Methods to Detect Non-Compliance and Minimize its Impact on Population PK Parameter Estimates
Leonid Gibiansky (1), Ekaterina Gibiansky (1), Valerie Cosson (2), Nicolas Frey (2), Franziska Schaedeli Stark (2)
(1) QuantPharm LLC, North Potomac, MD, US; (2) F. Hoffmann-La Roche Ltd, Basel, Switzerland
Objectives: To develop and evaluate methods to detect non-compliance and obtain unbiased parameter estimates in a population pharmacokinetic (PK) analysis.
Methods: Data sets emulating clinical studies with different duration, sampling schemes and levels of compliance to a once daily oral dosing regimen were simulated using a 2-compartment model with first-order absorption and elimination and significant drug accumulation. Non-compliance was simulated as drug holidays preceding some observations in 20 to 80% of subjects. For each dataset, the original model was fit assuming full compliance to evaluate precision and bias on the parameter estimates. Two methods (CM1, CM2) to account for non-compliance were tested. CM1 introduced a random effect (ETAerr) on the magnitude of the residual error and re-estimated PK parameters with increasing fractions of subjects with high ETAerr removed from the data set. CM2 is the generalization of the idea proposed in . It relied on rich data obtained immediately before and after an observed dose in the clinic, while trough PK samples related to unobserved doses outside the clinic (outpatient doses) were ignored. To account for possible non-compliance, individual relative bioavailability of the outpatient doses was introduced, estimated, and associated to individual compliance.
Results: When assuming full compliance, the PK parameter estimates were significantly biased. By introducing ETAerr in CM1 the bias was reduced and non-compliant subjects could be associated with a high ETAerr. Incremental removal of subjects with high ETAerr further reduced the bias until the parameter estimates converged to the true values, while the variance of the ETAerr decreased towards zero. However, precision of the obtained parameter estimates decreased with increasing number of subjects removed to obtain unbiased parameter estimates. CM2 yielded unbiased PK parameter estimates for the datasets with any fraction of non-compliant subjects. Non-compliant subjects could be associated with a low bioavailability estimate for the outpatient doses. However, the method heavily relies on the availability of rich data following an observed dose in the clinic.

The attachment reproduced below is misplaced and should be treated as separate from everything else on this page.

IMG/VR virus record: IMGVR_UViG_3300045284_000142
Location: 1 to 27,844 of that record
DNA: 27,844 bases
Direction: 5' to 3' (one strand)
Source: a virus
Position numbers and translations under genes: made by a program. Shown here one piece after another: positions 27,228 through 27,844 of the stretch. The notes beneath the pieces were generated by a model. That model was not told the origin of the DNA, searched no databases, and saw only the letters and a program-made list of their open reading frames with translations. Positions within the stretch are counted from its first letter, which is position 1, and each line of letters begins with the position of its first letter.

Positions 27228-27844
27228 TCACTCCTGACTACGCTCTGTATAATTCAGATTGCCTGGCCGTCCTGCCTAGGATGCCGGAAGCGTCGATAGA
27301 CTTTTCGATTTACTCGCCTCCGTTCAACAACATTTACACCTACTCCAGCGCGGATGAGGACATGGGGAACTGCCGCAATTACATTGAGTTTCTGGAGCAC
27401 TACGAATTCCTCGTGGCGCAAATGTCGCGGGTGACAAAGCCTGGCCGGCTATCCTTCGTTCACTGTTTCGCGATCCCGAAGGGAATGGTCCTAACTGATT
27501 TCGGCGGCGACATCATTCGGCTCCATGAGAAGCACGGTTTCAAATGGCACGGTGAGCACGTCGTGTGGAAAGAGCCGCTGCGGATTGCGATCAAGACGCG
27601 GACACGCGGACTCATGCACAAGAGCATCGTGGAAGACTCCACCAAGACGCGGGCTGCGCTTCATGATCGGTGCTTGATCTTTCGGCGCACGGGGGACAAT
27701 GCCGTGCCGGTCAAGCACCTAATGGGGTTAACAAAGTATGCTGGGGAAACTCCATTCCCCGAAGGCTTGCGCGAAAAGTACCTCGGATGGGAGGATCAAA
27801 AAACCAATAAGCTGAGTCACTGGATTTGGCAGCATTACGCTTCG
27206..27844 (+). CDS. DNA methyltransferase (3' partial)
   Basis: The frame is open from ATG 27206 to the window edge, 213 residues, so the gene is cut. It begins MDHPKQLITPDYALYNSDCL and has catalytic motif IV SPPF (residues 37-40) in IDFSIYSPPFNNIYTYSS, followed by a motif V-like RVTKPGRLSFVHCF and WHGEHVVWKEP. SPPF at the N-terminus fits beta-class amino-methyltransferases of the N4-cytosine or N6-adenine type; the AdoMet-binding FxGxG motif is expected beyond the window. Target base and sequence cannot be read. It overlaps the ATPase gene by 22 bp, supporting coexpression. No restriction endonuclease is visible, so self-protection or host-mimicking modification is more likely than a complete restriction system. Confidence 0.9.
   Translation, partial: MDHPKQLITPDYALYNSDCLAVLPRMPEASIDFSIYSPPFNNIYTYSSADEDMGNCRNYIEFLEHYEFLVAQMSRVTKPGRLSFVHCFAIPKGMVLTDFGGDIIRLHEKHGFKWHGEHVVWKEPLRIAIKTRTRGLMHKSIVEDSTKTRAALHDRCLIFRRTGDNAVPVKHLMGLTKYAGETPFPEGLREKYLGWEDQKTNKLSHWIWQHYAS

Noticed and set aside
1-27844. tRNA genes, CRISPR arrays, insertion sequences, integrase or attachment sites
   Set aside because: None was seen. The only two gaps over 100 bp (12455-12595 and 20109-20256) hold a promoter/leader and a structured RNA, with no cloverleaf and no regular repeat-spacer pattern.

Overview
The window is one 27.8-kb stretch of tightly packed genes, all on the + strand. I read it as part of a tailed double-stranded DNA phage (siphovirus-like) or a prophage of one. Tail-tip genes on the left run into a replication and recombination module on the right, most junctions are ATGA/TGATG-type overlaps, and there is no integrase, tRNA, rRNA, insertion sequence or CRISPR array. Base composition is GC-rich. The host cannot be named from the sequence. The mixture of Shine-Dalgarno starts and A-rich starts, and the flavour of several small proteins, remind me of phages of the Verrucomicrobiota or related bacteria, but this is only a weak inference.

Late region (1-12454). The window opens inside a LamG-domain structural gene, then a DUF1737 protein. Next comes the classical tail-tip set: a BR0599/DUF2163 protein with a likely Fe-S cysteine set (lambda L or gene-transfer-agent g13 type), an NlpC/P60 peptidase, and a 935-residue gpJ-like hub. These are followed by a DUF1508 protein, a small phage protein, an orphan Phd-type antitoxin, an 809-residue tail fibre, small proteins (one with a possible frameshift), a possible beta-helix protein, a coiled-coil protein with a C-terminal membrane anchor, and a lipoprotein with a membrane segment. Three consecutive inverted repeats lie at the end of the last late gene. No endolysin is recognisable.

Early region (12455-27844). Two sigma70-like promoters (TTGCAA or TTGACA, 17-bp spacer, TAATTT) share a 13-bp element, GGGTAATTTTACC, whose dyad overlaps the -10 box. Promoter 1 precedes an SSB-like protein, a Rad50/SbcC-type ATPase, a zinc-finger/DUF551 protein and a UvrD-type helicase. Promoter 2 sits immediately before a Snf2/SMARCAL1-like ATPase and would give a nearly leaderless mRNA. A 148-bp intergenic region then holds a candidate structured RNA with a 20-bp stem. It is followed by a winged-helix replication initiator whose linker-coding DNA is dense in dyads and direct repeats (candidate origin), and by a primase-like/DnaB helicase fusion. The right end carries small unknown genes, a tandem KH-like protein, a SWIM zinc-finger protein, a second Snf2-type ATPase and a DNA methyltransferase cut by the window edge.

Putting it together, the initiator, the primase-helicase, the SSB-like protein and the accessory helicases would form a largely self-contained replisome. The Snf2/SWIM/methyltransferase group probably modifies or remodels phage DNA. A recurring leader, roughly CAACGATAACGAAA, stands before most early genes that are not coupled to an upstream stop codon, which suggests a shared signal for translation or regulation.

Conclusions: The proposed methods offer ways to identify subjects with non-compliance and reduce or eliminate bias on PK parameter estimates based on rich or sparse PK sampling data in populations with prevalent non-compliance.
 Gupta P, Hutmacher MM, Frame B, Miller R, An alternative method for population pharmacokinetic data analysis under noncompliance. J Pharmacokinet Pharmacodyn. 2008;35(2):219-33.